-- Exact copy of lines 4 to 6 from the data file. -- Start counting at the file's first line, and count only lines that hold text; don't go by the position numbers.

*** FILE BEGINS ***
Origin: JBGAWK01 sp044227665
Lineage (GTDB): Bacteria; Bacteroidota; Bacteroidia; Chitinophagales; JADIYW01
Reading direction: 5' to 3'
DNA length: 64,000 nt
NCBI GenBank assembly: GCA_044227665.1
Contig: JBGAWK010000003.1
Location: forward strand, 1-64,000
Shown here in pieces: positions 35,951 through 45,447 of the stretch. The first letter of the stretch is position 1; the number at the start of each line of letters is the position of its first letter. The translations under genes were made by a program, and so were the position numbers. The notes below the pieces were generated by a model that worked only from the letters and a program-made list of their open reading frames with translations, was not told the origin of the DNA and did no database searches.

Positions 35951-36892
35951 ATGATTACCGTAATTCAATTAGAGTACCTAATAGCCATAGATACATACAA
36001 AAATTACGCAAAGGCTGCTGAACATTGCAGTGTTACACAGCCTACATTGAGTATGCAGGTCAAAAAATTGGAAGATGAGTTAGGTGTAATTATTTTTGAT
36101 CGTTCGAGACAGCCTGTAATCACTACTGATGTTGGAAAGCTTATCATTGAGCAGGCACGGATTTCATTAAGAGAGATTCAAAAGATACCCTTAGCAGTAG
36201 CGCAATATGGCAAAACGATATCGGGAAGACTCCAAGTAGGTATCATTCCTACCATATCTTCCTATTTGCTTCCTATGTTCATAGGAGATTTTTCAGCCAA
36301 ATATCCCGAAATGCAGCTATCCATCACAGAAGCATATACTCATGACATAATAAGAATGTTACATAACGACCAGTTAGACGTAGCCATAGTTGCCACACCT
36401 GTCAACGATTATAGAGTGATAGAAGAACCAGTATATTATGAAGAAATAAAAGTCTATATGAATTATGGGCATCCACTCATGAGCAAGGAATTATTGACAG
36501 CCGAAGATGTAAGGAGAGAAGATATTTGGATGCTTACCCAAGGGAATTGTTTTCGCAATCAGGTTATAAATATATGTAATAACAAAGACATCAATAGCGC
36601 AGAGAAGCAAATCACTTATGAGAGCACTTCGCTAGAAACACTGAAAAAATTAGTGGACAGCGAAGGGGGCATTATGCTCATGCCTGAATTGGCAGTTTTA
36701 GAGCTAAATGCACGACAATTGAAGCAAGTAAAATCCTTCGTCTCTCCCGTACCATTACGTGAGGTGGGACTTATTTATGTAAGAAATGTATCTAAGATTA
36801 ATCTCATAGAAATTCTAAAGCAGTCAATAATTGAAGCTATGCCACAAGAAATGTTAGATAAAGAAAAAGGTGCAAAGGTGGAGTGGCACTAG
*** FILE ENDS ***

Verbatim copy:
DNA length: 64,000 nt
NCBI GenBank assembly: GCA_044227665.1
Contig: JBGAWK010000003.1